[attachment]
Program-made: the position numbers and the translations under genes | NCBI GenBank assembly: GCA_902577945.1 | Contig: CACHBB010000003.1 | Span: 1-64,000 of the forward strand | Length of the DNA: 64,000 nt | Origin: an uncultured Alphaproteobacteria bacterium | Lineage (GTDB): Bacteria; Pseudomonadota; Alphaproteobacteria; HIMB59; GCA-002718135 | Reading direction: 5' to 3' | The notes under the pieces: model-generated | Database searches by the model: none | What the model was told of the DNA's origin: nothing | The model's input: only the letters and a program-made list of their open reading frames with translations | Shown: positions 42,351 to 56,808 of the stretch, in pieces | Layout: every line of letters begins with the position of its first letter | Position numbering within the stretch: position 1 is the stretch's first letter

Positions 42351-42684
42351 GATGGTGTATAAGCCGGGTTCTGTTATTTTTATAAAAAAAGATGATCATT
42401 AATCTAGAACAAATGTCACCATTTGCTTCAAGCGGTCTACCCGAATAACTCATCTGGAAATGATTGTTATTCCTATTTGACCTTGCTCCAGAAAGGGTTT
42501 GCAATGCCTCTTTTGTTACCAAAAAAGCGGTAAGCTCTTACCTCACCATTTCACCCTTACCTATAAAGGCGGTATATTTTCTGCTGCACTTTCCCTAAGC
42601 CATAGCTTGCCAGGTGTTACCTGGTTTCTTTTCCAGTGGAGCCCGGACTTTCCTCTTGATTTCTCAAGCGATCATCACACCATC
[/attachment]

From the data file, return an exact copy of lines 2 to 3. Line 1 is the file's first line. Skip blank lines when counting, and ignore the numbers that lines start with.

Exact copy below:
Positions 42351-42684
42351 GATGGTGTATAAGCCGGGTTCTGTTATTTTTATAAAAAAAGATGATCATT